On April 27, 2014 customs officials uncovered in the cargo area of Dhaka’s Shahjalal International airport a wooden box stashed with crisp fake Indian notes each of 1000 denomination totaling more than 60 million ($ 988,000). “The consignment came from Pakistan by a Qatar Airways flight. The bills were made in Pakistan, using highly sophisticated technology. We were unable to determine they were counterfeit with naked eyes at first glance” said Customs Intelligence and Investigations Department Director General Monirul Khan. This was the biggest haul since 2012 when detectives recovered INR 100 million ($1.7 million) in counterfeit money from a shopping mall in Dhaka’s Paltan area.


Well organized gangs engaged in manufacturing and marketing these fake notes have their roots deeply entrenched in Karachi from where these fake notes are smuggled into India mostly via Nepal, Sri Lanka and Bangladesh.


DB Deputy Commissioner Manirul Islam told media that these racketeers have strong support system located in Pakistan and without this, it would not have been possible for them to sustain their activities on such a large scale and over such a long period of time. Moreover, a number of militant organizations of Bangladesh are also involved in the process of smuggling of these notes.


Seven members of FICN racket including three Pakistani nationals were arrested in Dhaka last year by DB. Inspector General of Police A K M Shahidul Haque said that those  arrested admitted that  money earned by the racketeers are utilized for procurement of arms and strengthening organizational base of the militant outfits.


Those arrested disclosed that fake Indian currency notes are manufactured in Karachi and thereafter these are brought to Bangladesh by air with the help of women couriers. A Pakistani woman Rubina who was apprehended from a hotel in a posh locality in Dhaka on December 18, 2010 admitted during interrogation that from Karachi she used to bring fake Indian notes specially packed in a cover to evade detection.


Her visa, air ticket and hotel bookings were all arranged from Pakistan by the agents of a syndicate who used to bear all expenses incurred by her during her stay in Bangladesh. She further disclosed that she carried fake Indian currency notes amounting to INR 2 crore from Pakistan on her visit to Dhaka. Some individuals used to meet her at the hotel in Dhaka to collect the consignments and brief her about her next course of action. Police said they found names of at least eight other Pakistani women engaged in the same job.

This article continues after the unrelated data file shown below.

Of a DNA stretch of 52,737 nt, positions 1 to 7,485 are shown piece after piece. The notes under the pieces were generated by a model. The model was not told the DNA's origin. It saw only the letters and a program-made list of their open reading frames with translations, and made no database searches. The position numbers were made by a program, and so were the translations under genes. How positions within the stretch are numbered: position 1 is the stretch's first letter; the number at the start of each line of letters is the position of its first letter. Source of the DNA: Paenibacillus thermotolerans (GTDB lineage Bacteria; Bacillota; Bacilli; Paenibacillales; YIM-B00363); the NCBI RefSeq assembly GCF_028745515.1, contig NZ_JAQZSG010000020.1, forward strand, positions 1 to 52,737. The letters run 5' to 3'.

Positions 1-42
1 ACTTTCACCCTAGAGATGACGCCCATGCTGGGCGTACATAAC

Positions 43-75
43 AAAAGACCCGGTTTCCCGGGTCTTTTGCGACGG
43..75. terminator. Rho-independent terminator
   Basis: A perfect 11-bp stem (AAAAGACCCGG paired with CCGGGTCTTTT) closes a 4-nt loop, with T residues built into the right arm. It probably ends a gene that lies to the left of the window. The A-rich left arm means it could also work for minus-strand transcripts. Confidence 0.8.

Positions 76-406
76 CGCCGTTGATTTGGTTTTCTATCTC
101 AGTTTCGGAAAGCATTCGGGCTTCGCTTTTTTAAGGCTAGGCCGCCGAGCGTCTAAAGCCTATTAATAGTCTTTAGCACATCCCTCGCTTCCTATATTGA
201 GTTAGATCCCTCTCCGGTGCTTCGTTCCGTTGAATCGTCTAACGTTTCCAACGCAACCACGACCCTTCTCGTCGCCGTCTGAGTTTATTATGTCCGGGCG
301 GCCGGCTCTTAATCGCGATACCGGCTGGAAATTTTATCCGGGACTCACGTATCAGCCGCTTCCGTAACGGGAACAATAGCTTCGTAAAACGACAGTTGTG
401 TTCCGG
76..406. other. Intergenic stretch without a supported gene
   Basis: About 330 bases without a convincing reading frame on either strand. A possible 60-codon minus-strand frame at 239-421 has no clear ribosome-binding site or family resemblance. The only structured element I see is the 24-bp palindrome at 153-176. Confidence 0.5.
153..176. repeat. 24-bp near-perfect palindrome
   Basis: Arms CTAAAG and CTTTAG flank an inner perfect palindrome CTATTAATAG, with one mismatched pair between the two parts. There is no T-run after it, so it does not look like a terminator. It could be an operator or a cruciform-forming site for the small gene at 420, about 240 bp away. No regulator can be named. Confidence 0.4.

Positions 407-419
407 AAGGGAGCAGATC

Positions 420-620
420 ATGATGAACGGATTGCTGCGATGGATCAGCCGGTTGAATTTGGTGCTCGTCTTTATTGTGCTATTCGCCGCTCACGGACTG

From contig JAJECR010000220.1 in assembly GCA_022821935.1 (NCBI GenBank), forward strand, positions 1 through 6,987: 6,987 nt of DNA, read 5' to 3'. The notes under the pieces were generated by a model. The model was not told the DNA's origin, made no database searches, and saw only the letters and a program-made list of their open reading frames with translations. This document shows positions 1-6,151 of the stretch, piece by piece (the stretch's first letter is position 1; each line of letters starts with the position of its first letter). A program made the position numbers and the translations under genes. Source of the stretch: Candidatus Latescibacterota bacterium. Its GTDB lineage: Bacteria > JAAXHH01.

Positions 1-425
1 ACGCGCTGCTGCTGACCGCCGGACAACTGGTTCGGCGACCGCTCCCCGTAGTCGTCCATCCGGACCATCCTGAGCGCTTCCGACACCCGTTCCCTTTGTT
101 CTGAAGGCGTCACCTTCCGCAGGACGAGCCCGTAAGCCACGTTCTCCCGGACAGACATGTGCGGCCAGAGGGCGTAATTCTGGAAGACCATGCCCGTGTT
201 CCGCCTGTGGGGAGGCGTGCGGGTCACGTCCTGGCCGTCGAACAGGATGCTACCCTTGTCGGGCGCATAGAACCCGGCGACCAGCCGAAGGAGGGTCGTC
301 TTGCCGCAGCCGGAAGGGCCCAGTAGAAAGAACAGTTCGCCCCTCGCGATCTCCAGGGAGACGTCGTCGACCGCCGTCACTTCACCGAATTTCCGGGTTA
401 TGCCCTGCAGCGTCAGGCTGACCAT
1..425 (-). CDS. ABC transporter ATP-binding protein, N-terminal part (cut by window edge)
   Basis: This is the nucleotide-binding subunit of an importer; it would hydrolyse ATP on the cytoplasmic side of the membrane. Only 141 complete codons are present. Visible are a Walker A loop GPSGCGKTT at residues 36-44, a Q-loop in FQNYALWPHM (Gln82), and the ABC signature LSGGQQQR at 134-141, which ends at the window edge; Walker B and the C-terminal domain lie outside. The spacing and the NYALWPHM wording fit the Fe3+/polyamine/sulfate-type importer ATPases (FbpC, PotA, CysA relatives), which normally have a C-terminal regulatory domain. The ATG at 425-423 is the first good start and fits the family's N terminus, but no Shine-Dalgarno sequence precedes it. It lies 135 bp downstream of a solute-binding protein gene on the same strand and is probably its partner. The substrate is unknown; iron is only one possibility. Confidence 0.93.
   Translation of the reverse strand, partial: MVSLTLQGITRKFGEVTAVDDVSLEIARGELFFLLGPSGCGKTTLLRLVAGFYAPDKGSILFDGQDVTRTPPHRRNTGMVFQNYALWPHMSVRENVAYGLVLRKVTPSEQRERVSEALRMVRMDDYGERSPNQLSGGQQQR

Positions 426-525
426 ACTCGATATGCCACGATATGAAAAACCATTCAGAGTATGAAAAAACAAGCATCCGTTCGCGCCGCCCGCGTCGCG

Pakistani nationals Md Danish, Sabbir and Bangladeshi Fatema Akhtar were arrested from Mouchak area in Dhaka with 10 lakh counterfeit Indian currency on January 18 last year on the basis of information provided by Rubina. Md Danish was coordinator of all the fake currency rackets operating in Dhaka. A resident of Lahore, Danish married a Bangladeshi woman Fatema Akhtar and was residing at Rampura Bazar in Dhaka with his wife before his arrest. This year, Pakistani national Mohammad Imran was arrested at Shahjalal International Airport on January 15 with 80 lakh forged Indian notes. He came to Bangladesh with fake passport and visa.


DB has, in course of investigations, found out that a number of cloth merchants of Gousia market in Dhaka are also involved in this racket. Abdul Mannan, a cloth merchant, has been recently arrested. His brother Abdul Hannan, another cloth merchant at Gousia market, is at the forefront of a Pakistan based fake currency racket. Hannan used to visit Pakistan frequently under the pretext of purchasing clothes to establish contact with these gangs. He has been absconding as he is wanted by the police.


Mobasser Shahed, another Pak national, was arrested on January 6, 2010 from Uttara area in Dhaka and huge counterfeit currency notes were recovered from him. He was operating from Dhaka on instructions from his Pakistan based handlers. According to a report carried in Bengali daily Prothom Alo, Islamist militants belonging to JMB are sent to Pakistan in batches regularly to receive training on manufacturing fake Indian currency notes. On completion of training, they bring equipment and accessories as well as necessary technical know-how to manufacture the same in Bangladesh.


DB has information that JMB is associated with smuggling of fake Indian currency notes for a long period. Rafiqul Islam @ Zobaer, a Shura (highest policy making body) member of JMB was arrested on October 24, 2008 from Chapai Nawabganj. On a tip-off from him the police arrested two more persons from Meradia and Pallabi areas in Dhaka and recovered counterfeit Indian currency notes. They disclosed that many JMB activists have been assigned the job of marketing the fake currencies in India. Out of money thus earned Tk 50,000 are deposited in JMB coffer every month. They expressed the view that money earned by inflicting damage on the ‘enemy’ should be utilized in noble deeds like promoting ‘Jehad’ and staging Taliban like Islamic revolution in Bangladesh; and there was nothing wrong in it.